Geography also comes into the equation, here. History, too. The book might be a guide about ideas and stories, ,a reference book for a horror-fiction writer, but it’s also a quick guide on the development of the planet, too. At least the human story. The threads that connect everything are all there, and it’s plain to see that this author knows her stuff. That’s because she’s learned it. Only by extensively reading about the subject can a narrative voice like this one emerge, one that’s friendly, but absolutely authoritative. Not definitive, but there’s no claim by her that the book should be. The research she’s done inspires readers to go and do their own. Job done.

Writing Skill and Overall

As mentioned above, the voice of the author is clear, chatty, but informative. This is important in a non-fiction book, as opposed to a fiction one, for different reasons. There’s no intermediary (characters, etc). If it was badly written, readers would soon discover that, and stop reading. It’s hard to take facts and other information from the mind, and put them on the page. A skill that looks simple, but isn’t. There can be temptations to impress readers with knowledge of fancy terminology and esoteric terms. McElroy is clearly a writer of experience. There’s none of that. What’s evident is a prose-style that’s simple, but not lacking intelligence. The right tone and choice for the right type of writing. The descriptions in this book are particularly important, and the details crucial to get right. That’s done with a practiced eye, that captures nuance and avoids unnecessary complications.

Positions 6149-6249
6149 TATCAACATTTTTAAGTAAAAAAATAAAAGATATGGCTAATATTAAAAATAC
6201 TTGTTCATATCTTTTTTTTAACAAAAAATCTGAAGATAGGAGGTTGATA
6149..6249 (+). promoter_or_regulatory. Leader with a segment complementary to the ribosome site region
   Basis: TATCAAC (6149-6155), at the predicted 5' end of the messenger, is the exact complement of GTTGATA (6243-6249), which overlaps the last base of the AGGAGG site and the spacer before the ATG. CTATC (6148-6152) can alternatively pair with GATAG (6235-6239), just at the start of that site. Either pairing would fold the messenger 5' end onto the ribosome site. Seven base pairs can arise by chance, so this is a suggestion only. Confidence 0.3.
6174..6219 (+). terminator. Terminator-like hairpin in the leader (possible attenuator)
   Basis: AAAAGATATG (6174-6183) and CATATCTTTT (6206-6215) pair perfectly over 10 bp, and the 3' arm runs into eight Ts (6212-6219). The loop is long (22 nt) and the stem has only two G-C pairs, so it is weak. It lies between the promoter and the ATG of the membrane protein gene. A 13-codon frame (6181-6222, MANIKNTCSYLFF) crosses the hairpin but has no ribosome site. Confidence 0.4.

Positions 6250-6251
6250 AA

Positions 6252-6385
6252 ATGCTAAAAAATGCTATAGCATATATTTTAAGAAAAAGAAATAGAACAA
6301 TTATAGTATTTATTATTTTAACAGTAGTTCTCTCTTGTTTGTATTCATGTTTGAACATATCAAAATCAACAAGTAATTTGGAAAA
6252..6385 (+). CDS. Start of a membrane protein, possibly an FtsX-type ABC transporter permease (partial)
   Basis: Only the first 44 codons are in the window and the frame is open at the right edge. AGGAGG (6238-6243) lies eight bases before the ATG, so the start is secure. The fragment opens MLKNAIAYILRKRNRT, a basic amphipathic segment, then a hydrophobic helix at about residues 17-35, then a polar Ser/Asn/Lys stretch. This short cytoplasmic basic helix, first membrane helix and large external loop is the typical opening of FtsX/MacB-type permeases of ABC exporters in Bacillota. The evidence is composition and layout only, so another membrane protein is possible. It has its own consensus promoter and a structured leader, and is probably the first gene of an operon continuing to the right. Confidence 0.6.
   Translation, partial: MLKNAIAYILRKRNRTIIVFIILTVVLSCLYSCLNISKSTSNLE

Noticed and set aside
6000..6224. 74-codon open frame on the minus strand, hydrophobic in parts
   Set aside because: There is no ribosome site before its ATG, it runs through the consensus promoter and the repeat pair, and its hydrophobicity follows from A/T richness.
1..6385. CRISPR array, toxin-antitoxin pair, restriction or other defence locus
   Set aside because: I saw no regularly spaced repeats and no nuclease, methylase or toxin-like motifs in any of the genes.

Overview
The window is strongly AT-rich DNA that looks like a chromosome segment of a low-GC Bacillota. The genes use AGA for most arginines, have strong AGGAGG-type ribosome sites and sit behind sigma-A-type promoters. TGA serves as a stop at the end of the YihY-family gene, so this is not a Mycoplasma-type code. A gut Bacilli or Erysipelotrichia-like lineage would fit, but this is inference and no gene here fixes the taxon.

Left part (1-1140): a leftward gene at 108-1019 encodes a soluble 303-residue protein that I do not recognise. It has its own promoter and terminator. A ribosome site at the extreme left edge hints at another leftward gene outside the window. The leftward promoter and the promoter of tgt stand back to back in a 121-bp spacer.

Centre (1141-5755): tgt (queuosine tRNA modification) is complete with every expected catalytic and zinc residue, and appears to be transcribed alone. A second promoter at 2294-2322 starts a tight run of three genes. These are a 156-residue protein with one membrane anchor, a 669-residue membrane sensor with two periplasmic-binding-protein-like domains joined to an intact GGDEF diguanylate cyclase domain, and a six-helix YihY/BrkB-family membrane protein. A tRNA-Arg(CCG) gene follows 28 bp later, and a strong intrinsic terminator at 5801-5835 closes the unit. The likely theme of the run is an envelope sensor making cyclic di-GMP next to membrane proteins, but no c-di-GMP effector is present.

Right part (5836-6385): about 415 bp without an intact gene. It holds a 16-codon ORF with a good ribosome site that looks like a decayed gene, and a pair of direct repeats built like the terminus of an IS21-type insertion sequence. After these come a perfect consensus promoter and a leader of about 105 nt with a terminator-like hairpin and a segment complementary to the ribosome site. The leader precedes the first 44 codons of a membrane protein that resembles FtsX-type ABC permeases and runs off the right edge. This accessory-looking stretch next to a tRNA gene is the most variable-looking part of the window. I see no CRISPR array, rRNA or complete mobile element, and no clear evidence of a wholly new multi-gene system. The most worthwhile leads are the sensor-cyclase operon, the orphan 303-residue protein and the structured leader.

When you think what you could spend £10 on you always think of what’s equivalent. Another book, maybe, that’s as good or better. If one exists then it’s not easily able to be gotten. This one is unbelievable value for money. A lifetime possession, full of knowledge and interesting information, for the price of a couple of coffees or a take-away. That’s the best way to think of value. What you will spend anyway, not just what’s available instead. You’re helping to keep a writer writing, when you buy a book like this, too. But you can’t buy inferior products, just for that. this isn’t. It’s a high-quality, well-compiled and expertly written guide. Whether you’re an aspiring writer who wants a reference book to help you decide which monster/demon is starring in your next story, or just someone interested in the history of story-telling, this book is for you. You’ll be surprised how many of the creatures in it you’ve come across, in some guise or other, from the realms of horror stories and films/T.V, shows. Grab yourself a copy. You won’t be sorry.


  • Content and Value for Money
  • Artwork
  • Research
  • Writing Quality and Overall